At the peak of their pop success in November 1986, Eurythmics’ Annie Lennox told Melody Maker magazine: ‘I’m an angry person. I’m angry generally. The world is not a place to be passive in. I didn’t ask to be born…’
Lennox played at Sadler’s Wells the other night to rave reviews, her first London gig for over 10 years. I’d like to have been there; her music makes much more sense to me live than on record. And her solo work appeals more than Eurythmics – they’re so much part of the UK pop furniture that maybe I can’t really judge anymore, though ‘Love Is A Stranger’ always seems genuinely beguiling.
But then I saw some footage that made me re-assess their whole career. The penny dropped. A fascinating documentary has appeared online capturing Annie and Dave demoing their enormo-selling 1985 album Be Yourself Tonight in a fairly cheap Paris studio complex.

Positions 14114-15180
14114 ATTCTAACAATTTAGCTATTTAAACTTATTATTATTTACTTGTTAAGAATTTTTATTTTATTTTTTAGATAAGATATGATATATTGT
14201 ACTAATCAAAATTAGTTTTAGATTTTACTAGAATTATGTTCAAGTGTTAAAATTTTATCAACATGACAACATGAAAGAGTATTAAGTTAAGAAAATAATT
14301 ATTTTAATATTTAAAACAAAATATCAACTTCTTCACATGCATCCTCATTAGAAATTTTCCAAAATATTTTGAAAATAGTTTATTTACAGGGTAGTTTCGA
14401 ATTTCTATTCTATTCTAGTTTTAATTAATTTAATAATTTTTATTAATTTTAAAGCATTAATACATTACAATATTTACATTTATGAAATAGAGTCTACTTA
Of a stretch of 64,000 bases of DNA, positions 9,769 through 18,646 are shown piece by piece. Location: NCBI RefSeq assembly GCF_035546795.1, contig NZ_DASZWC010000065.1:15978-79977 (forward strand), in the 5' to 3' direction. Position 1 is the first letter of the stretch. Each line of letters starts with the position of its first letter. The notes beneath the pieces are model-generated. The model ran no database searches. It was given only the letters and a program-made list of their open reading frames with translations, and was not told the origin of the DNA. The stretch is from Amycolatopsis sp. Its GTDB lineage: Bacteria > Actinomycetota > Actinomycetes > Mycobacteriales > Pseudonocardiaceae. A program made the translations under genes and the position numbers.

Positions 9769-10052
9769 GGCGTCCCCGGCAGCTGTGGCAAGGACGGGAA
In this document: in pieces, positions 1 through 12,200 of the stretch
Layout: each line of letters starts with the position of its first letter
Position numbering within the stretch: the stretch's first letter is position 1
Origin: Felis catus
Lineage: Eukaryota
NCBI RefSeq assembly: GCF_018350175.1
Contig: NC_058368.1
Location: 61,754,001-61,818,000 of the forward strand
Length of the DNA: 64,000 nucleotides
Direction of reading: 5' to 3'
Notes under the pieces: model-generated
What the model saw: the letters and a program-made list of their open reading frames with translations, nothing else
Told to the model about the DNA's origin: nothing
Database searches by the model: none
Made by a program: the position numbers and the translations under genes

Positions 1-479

The songs are stripped down to just drum machine, a few keyboards, guitar and vocals, and what comes across is the sheer joy of creating this music, a world away from Annie’s ‘anger’. She brings the songs to life with skill and courage and Dave Stewart’s guitar playing is wittier and flashier than I’d ever heard it before (and he gives good interview too). I’ve since compared these early run-throughs to the album versions and they’re so much better; wish they’d had the guts to release them as they were.